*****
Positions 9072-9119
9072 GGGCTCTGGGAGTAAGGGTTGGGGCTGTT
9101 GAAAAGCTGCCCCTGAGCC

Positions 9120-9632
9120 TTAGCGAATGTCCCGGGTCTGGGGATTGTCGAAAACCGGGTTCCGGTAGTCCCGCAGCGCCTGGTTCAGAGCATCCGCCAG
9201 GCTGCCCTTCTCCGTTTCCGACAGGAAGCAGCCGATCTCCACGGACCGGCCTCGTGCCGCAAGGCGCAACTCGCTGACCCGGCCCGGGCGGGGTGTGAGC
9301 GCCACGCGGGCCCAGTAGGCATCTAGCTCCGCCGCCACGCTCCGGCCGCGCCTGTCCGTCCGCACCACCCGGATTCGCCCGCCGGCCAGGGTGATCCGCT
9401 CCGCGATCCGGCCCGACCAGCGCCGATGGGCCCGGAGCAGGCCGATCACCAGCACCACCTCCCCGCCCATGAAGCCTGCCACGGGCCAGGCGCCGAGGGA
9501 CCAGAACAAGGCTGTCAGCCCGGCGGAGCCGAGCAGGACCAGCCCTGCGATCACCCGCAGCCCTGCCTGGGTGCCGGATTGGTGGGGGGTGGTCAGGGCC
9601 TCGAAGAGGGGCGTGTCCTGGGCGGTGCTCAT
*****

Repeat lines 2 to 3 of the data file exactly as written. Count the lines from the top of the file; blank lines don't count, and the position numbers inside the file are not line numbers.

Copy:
9072 GGGCTCTGGGAGTAAGGGTTGGGGCTGTT
9101 GAAAAGCTGCCCCTGAGCC